The parent of a child with a developmental disability may already be aware that their child's death means the end of their suffering, but the pain of their loss is immense nonetheless.

They'll likely never get over the profound pain of losing their child regardless of the understanding that their child is no longer suffering.

Ways You Can Remember and Memorialize Your Child

Finding ways of remembering a child who’s died is both a painful and beautiful process as you work through your grief. There are many special and unique ways for you to memorialize your child’s life that range from sharing your resources to helping others in need. The following ideas may help you find new meaning and hope after the loss of your child.

1. Visit your child’s grave

Graveside visits can be either extraordinarily healing or extremely traumatic. Some parents of children who’ve died can’t bring themselves to visit their child’s graveside.

They fear revisiting their child’s death and withdraw from participating in death rituals of grief and mourning. The experience may still be too raw and emotional.

For others, visiting their child where they’ve been laid to rest brings about a sense of peace and comfort. There’s no right or wrong way to grieve. Be patient with yourself and allow for your grief to take shape. You’ll know when, if ever, you’re ready to spend time at your child’s graveside. 

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2. Help other parents who are struggling

There are many programs out there to help people who are struggling with raising a child with a developmental disability, ranging from financial help to receiving free or low-cost medical care.

While these programs are excellent and much-needed, sometimes a parent of a child with a developmental disability needs a reprieve from the constant care-giving.

Make yourself available to others who may be struggling with providing the round-the-clock care that’s sometimes required in raising a child with an activity limitation or participation restriction. Your experience and expertise will come in handy.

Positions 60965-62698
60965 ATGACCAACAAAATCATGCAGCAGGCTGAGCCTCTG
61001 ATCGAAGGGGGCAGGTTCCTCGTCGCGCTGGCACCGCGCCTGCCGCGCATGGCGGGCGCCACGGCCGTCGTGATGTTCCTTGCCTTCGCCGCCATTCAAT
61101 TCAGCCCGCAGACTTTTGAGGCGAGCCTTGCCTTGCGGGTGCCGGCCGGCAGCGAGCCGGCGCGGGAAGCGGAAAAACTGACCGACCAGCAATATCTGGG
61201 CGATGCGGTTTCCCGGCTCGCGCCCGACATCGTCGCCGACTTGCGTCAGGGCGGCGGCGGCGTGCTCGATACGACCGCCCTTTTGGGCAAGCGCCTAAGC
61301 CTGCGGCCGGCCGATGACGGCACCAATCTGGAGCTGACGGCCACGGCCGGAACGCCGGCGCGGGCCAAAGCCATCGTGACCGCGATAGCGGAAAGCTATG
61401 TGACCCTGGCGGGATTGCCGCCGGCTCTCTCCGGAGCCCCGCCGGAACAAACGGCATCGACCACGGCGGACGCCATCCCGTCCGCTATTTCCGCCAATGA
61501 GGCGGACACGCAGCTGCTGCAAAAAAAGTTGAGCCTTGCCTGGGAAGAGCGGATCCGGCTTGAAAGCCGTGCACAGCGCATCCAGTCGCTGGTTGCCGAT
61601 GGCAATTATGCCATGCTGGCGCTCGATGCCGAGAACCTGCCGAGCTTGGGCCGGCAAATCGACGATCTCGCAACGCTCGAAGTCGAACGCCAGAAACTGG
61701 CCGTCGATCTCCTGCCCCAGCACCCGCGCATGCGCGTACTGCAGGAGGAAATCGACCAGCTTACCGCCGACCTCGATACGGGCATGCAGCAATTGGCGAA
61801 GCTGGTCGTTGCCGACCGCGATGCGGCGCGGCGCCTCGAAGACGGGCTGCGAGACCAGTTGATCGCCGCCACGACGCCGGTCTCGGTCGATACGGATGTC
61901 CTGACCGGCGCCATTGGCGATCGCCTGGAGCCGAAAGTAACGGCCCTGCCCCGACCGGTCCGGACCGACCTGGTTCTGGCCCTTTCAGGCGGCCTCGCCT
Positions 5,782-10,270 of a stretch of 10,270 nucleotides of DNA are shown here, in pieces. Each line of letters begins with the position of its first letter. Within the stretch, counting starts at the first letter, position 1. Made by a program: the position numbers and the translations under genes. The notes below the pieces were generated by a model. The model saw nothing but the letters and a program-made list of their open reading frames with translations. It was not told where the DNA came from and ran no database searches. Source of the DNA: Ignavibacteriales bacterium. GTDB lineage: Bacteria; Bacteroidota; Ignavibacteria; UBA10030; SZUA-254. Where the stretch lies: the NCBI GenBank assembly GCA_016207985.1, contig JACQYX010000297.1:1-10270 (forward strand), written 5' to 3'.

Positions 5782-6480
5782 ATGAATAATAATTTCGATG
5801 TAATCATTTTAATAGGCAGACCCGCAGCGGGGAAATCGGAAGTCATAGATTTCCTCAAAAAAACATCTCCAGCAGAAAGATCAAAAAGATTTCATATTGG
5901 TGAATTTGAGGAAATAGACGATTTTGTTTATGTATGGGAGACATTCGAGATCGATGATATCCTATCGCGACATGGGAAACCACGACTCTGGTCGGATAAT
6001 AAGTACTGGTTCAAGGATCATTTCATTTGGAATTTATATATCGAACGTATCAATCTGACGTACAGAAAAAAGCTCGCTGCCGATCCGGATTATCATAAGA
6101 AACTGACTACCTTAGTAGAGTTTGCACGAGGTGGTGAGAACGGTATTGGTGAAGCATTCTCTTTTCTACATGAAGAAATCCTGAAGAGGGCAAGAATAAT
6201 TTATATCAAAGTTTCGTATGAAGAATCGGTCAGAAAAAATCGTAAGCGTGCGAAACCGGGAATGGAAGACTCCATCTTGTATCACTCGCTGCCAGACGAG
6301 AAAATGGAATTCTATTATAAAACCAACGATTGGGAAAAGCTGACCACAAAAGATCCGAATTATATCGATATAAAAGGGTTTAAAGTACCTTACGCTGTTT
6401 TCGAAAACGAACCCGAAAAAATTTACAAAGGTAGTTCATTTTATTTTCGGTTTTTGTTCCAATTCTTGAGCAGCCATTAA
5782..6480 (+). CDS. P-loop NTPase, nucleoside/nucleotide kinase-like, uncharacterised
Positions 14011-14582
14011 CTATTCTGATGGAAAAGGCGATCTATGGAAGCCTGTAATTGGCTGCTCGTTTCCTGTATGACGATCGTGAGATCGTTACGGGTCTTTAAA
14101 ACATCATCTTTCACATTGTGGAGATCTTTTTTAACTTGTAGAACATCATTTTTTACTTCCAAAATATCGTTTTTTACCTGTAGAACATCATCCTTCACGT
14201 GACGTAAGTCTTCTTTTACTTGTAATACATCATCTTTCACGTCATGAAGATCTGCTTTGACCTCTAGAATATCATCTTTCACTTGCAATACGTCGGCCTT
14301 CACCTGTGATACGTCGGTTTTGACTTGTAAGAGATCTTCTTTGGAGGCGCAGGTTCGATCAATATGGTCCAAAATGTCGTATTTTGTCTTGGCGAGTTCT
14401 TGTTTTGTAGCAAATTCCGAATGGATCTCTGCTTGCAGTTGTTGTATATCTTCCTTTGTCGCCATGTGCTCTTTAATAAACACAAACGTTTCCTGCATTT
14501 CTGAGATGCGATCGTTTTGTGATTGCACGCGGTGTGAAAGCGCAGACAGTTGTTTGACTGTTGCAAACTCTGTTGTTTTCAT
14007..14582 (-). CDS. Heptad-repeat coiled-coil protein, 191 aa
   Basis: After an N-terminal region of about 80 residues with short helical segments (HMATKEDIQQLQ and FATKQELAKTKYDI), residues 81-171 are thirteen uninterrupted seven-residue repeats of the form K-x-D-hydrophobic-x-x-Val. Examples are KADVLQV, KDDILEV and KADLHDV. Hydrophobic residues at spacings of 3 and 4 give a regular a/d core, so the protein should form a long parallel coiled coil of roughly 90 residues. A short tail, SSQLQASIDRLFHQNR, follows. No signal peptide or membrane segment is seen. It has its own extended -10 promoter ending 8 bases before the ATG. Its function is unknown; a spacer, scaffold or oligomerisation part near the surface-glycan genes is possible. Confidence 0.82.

Not everyone knows how to manage the care and needs of a child living with developmental disabilities. Reach out to others by joining an online support group in your area or spreading the word through other local and community organizations. 

3. Donate your resources

Letting go of your child's things may be difficult to part with at the end of the day. Every day without your child may seem impossible, especially when you sleep every night and wake up every day with the same heartbreak.

A way to preserve your child's memory is to give back in their name by helping others who might benefit from their no longer used equipment, toys, or other items.

You may want to hold on to as many of their personal belongings as possible to bring you comfort as you heal from the pain of no longer having them in your life.

However, certain items will better serve others in need, such as medical beds, wheelchairs, or other everyday equipment needed to make life easier for someone with activity limitations or participation restrictions. 

4. Talk to others about your child

When a child dies, it may seem like a part of you has also died with them. It's not usual to feel empty and hollow following the death of your child.

Life suddenly changes meaning for you, and it's no longer what it used to be. Redefining your future may seem like an impossibility as things that were once important to you have lost their meaning.

It's helpful to talk with others about your child who's died to keep their memory alive and give sense to their life. The more you talk to others about your child, the more you feel that you're doing your part in honoring their life in a meaningful way. 

5. Plant a memorial garden

Planting a memorial garden is a gesture of love and commitment to keeping your child's memory alive. These gardens require a labor of love from planning, designing, planting, and watering the flowers and greenery you choose for it.

Creating this sacred space can be therapeutic and gives you a place to spend contemplative time as you grieve the death of your child.

As time goes on, you can spend time cultivating and nurturing your garden as you move through the grieving process. It'll give you something to do that's directly related to your child. 

Coping With the Death of a Child With a Developmental Disability

The death of a child with a developmental disability can be excruciating but also a tiny bit bittersweet. The challenges they face during their lifetime are painful enough to watch from a parent's perspective, but the end of any life also brings a unique type of pain.

Dealing with a child's loss will never be easy, as it never becomes easy telling a child about a sibling's death or learning to live without them. Through it all, it'll take hope and faith that there'll be an end to your profound suffering over time.